[Milton-L] My post for the day: Cultural Frames (...)

Nancy Charlton nbcharlton at comcast.net
Tue Dec 21 04:08:33 EST 2010


On 12/20/2010 10:58 PM, Dario Rivarossa wrote:
>> As far as this controversy, I'd say it began w/ your apple and arrow "flesh piercing."
>>
> Anyway the "fleshy" interpretation of the apple was JUST a pun, a
> joke. I clearly stated that the REAL reference was to Schiller's
> Wilhelm Tell, and nobody commented about it --- why?
Dario, I had every intention of responding to this but life and 
time encroached.  I intended to reread the Schiller play, and got 
about as far as Act I Sc 2.  It's still on my screen, and I may 
have more comment when & if I finish it, but let me say here that 
I felt that the tone of the drawing was completely off for 
/William Tell/.  When the arrow splits the apple on the boy's 
head, it's a triumph of justice, skill, will and right.  The 
second arrow was to be for the tyrant Gessler had the first one 
missed. I think it is a misinterpretation of both Milton and 
Schiller to orient the argument to personal, Freudian, sexual 
concerns when Milton's primary purpose, from PL I.1 is the 
consequences of disobedience.  It could be argued that Satan's 
disobedience fails because he has no purpose but destruction 
while Adam and Eve's disobedience in the end elicits forgiveness 
and their progressing maturity.  Tell is presented with an 
Antigone (or Beelzebub) type of choice: placate the tyrant and 
have a false peace, or obey the higher law and necessarily oppose 
the tyrant. Somehow I just don't relate the arrow piercing the 
apple in William Tell to PL, where there is no particular arrow 
symbolism, and the apple after all is eaten, not demolished.  
Correct me if I'm wrong, but the apple in WT does not connote 
temptation and is only the object of Tell's test, and could as 
easily have been a pear or tomato or rutabaga.
> If you deal with
> "bare" culture, no response.
In the USA at least, the majority of list members are dealing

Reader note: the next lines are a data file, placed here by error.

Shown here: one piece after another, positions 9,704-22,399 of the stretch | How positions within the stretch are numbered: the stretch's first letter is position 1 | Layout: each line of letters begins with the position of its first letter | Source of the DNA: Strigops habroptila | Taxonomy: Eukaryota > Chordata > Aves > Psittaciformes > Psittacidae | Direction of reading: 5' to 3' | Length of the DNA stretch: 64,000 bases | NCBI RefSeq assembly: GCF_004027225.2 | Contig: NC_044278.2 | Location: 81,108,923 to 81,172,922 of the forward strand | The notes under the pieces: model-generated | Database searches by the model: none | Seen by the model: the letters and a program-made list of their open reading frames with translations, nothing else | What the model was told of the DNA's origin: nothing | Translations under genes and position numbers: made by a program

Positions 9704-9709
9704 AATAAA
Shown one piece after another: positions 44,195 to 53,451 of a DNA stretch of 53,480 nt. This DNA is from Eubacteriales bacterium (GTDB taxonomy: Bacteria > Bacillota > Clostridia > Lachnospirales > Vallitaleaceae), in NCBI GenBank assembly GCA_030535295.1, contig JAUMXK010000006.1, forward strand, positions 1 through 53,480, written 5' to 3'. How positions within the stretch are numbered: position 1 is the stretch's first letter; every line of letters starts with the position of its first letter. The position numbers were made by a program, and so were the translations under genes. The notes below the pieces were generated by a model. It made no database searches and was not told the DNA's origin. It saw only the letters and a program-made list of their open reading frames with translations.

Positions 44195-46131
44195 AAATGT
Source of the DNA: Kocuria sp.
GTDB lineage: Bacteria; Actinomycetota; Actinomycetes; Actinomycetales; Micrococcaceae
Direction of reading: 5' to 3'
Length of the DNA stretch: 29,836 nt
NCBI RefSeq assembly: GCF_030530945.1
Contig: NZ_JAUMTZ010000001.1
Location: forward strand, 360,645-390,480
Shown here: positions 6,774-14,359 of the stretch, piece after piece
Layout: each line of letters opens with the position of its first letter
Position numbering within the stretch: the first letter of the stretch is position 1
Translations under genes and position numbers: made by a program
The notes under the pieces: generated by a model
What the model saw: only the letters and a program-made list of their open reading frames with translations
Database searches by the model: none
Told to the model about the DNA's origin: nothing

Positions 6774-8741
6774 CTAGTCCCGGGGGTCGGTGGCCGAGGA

with end of term; business people have many things that must be 
done either right before or right after the end of the year, and 
a few are flying south to get away from it all.  These things you 
bring up are not ignored; they simply may take more time and 
thought to formulate a worthwhile response.

It has taken me nearly two hours to write this because I have 
been watching the lunar eclipse off and on.  It was clear, then 
raining, then cleared just as the shadow became so total I could 
hardly see the moon disk at all.  Now it's all cloud cover again 
and I can't see the moon at all but have to trust the newspaper 
that said it will still be total for another 15  minutes.  You 
equate Dali, Newton, Sin, Oedipus, Science.  Qualitatively, this 
may not be far removed from the superstitions revolving around 
"these late eclipses of the sun and moon."  They may not have no 
more causal relationship that does the eclipse have on my cat, 
who has been acting like a lunatic all evening (and whose name is 
Milton).
> You gotta insert some sexy detail in
> order to have people notice it; then they complain, however.
> I can add here that the Eve / Tell link had been already developed by
> Salvador Dali, together with the Newtonian gravity: Sin -->  Oedipus
> -->  Science.
I truly appreciate your drawings and your Tasso translations, 
Dario.  Please be patient with Milton-L; there's a lot of many 
plates this week.

Nancy Charlton
Jellicle Cats gonna come out tonight
And dance by the light of the moon

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